A programming style guide is an opinionated guide of programming conventions, style, and best practices for a team or project.
Some teams call it their coding guidelines, coding standards, or coding conventions. While these each have their own meaning in programming, they generally refer to the same thing.
For this post, I’m referring to any set of guiding programming standards used by a team in hopes of making their code more consistent as a style guide.
A team following a style guide helps everyone write code in a consistent way, and consistent code is easier to read and faster to update. Consistent code is easier to read and understand making it faster to add new features.
How can I make a programming style guide?
The first step in thinking about a programming style guide is to research the common standards for the technology you are using. Many languages have a recommended style guide, such as Golang’s official style (Effective Go).
Widely accepted style guides that you should consider to start with:
You can find more examples in this GitHub repo: A curated list of high-quality coding style conventions and standards.
Don’t reinvent the wheel. Implementing one of these generally accepted style guides is a good start to helping your team write code consistently. Beyond this starting point, your guide may change based on your team, workflow, and technology. When you make new decisions about standards and practices, add them to your style guide.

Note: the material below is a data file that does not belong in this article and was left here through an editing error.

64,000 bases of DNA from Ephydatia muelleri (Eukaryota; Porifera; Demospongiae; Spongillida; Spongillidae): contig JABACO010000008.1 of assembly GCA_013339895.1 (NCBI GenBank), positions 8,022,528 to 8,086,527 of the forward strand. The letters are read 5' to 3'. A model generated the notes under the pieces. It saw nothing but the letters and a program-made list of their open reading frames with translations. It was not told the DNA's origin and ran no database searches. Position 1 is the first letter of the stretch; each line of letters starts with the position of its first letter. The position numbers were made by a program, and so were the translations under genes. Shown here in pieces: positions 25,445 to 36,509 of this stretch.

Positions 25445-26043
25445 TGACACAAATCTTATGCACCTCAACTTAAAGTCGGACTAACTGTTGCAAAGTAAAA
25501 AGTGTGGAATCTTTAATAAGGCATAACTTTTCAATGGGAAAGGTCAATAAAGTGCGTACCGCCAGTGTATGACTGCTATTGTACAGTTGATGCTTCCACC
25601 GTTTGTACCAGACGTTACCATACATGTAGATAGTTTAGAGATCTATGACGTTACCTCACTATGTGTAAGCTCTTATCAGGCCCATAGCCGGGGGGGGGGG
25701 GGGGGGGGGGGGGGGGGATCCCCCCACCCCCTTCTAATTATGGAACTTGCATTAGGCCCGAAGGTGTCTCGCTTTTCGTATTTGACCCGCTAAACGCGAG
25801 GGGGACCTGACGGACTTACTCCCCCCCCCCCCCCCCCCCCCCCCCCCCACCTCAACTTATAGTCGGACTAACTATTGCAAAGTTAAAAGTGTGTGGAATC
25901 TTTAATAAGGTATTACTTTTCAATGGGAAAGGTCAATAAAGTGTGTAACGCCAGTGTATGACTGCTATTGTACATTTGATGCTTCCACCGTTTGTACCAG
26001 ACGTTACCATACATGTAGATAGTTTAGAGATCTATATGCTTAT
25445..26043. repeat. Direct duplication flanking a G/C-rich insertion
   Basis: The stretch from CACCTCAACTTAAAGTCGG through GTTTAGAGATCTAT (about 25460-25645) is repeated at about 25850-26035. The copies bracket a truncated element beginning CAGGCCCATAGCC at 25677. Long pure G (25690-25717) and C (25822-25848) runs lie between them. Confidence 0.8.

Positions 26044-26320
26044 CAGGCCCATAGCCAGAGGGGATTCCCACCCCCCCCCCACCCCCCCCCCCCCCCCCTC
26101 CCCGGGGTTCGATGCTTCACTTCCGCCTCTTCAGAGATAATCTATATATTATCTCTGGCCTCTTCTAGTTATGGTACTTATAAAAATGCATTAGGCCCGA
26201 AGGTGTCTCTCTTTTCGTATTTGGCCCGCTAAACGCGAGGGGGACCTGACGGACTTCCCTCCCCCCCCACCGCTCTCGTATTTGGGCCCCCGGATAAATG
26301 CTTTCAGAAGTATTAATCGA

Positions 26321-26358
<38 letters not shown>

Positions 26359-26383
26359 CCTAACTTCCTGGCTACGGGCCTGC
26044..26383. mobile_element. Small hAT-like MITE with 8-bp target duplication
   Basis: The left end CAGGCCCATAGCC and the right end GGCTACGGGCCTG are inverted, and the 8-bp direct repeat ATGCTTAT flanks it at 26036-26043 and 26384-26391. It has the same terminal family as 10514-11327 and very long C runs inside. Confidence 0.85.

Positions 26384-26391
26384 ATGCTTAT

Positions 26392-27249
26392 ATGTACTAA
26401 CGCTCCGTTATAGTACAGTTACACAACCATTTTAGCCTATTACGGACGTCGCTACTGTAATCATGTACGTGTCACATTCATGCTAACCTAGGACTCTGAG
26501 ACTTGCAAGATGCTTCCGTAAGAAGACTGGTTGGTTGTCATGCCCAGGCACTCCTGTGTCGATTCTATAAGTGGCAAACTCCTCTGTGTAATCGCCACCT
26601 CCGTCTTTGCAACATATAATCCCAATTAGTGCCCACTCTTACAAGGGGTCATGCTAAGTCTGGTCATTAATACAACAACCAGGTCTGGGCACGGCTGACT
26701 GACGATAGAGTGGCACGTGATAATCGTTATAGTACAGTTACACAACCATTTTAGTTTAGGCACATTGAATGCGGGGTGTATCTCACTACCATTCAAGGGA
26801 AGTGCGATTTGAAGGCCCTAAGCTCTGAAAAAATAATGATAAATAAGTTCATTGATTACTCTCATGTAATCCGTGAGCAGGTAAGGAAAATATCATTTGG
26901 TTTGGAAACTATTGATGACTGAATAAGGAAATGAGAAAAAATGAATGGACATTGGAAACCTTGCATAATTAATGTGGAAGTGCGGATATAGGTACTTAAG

Make your style guide easy to reference. Make sure it lives somewhere accessible to everyone, such as in a company wiki. Your style guide acts as a basic code blueprint for your team during all parts of the software development lifecycle. To keep relevant, it should be often discussed. Such as during a developers onboarding, when writing code, when writing tests, and during code review.
A bit of warning, projects outside of your organization and open source projects will have their own style guides. The differences are perfectly acceptable. Again, the goal of a style guide is consistent code, not universal best practices.